For readers outside of the region, first, a little background. Cranston High School West, a fine public high school located in Cranston RI, has found itself in a bit of a pickle recently, a “prayer pickle” you might say. You see, there’s this prayer banner hanging in the school auditorium that says:
Our Heavenly Father, grant us each day the desire to do our best,
to grow mentally and morally as well as physically,
to be kind and helpful to our classmates and teachers,
to be honest with ourselves as well as with others.
Help us to be good sports and smile when we lose as well as when we win.
Teach us the value of true friendship.
Help us always to conduct ourselves so as to bring credit
to Cranston High School West. Amen.
That prayer, which has been hanging in the school for almost fifty years, has accompanied a couple generations of students as they’ve navigated their way through the everyday trials and tribulations of high school life. And it’s never offended anyone. At least not till recently, that is.
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In July of last year the ACLU sent a letter to the school superintendent asking officials to remove the banner because, the group claims, it violates the First Amendment and the separation of church and state. This followed the complaint of a single individual, a self-identified atheist, who was offended by the banner and its religious overtones. The battle was on.
Recently a large crowd of people attended a meeting of the school committee to debate the issue. A clear majority of people supported keeping the banner; some said they would sue if the banner was removed. Others threatened to sue if the banner stays. For the moment school leaders have voted to keep the banner. True to its word, the ACLU is suing. What a mess.
Now, it seems to me that if there has ever been an issue that cries out for some restraint and common sense, rather than litigation, it’s this one.
On one hand . . . I see absolutely no harm in having the banner remain in the school. As already mentioned, a couple generations of students, and perhaps some staff, teachers and visitors too, have been inspired by the banner. The banner certainly doesn’t promote the establishment of any particular church or faith.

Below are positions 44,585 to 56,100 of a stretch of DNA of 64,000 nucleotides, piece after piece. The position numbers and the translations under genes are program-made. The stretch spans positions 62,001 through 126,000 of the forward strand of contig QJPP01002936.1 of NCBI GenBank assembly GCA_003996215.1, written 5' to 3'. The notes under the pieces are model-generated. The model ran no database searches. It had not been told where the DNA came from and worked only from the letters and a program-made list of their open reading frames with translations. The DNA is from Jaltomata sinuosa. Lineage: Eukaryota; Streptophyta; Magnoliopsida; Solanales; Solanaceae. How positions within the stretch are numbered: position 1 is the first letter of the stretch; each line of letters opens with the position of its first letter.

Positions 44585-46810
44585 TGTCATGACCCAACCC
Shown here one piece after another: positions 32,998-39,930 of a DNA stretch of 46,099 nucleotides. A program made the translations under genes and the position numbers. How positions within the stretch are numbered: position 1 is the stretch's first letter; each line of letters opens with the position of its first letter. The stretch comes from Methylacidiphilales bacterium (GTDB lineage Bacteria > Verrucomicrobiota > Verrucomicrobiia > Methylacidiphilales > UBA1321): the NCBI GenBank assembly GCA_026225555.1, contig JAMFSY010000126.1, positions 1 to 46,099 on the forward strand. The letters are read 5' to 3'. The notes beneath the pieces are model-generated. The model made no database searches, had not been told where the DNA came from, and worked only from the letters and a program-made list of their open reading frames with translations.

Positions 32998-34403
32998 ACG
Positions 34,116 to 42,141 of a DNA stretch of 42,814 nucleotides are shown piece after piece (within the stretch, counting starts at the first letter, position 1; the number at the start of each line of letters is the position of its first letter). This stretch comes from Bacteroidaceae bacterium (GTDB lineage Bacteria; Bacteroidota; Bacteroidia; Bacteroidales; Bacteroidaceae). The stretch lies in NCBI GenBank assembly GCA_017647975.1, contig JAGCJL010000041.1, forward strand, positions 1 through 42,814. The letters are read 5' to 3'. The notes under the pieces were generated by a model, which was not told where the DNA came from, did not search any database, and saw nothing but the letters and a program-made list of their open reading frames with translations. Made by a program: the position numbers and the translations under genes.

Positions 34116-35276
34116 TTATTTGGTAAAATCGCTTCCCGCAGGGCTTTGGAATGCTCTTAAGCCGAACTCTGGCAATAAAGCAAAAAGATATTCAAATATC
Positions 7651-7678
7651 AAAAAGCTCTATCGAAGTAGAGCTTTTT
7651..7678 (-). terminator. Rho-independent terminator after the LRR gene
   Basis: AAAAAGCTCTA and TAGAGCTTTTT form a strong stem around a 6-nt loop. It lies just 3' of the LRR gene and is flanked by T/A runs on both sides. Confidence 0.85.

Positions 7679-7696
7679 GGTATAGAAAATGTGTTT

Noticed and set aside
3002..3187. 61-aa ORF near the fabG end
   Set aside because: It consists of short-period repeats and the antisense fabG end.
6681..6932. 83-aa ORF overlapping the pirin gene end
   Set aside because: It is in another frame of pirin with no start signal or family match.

And who can argue with the sentiments of the prayer – the encouragement for students to do their best, to be kind and helpful and honest, to be good sports, to value friendships and to act in a way that credits their Alma Mater? Doesn’t sound especially subversive to me.
Why would that inspiration offend anyone? Because it begins with a rather generic reference to “our heavenly Father” and ends with “Amen”? The sensitive souls offended by that presumably eschew the use of our national currency that carries a far more religious sentiment – “In God We Trust.” And I suppose that they hold their ears during the singing of “God Bless America.” As far as I know no one is required to recite the prayer on the banner, memorize it or pledge allegiance to it.
The desire to scrub every reference to God and religious faith from public life, including our schools, is tiresome and irritating. And in fact it creates another pseudo-religion, secularism, that other people are forced to endure. The ACLU should avoid these silly little squabbles and move on to other more important issues where civil liberties are really threatened. By the way, does anyone know – does the ACLU ever support “conservative” causes, or just those that are part of the “liberal” agenda?
But I digress. In short, the prayer banner is a historic part of the school culture; it expresses positive sentiments and inspires students; it does far more good than harm. And although I don’t have a vote, I vote that it stays.
On the other hand . . . it seems to me that the rise and fall of religious faith, Christian or otherwise, in our nation or even in Cranston, doesn’t depend on the fate of the banner. If it has to be removed, so be it. Faith will survive and the free practice of religion will go on. And in fact, the banner battle can be an occasion for all of us to treasure the opportunities for personal prayer we already have, every day.
I wonder if, at least for some of the folks involved in the Cranston debate, the need to win the battle of the banner has become more important than the actual desire to pray. That’s a danger. Those who are fighting to have the prayer remain in the school – students, parents and others – I presume that they take some personal time throughout the day to pray. Do they pray as a family in the privacy of their homes throughout the day and on special occasions? Do they attend their churches and other places of worship every weekend to join with the faith community? Surely no one’s preventing that free exercise of religion. If they’re fighting over the banner and not really practicing faith on other occasions, their passion for the banner is suspect.
I hope that the banner battle doesn’t travel too far down the litigation trail. No one really wants that, and in fact we certainly have bigger fish to fry in our communities these days. But if indeed the banner is removed someday, I hope that the good folks in Cranston will keep on praying. After all, the Word of God is written on your hearts, not on a banner; and it’s the Holy Spirit who helps you to pray. That’s something no one can take away from you, even as you walk the halls of a public school.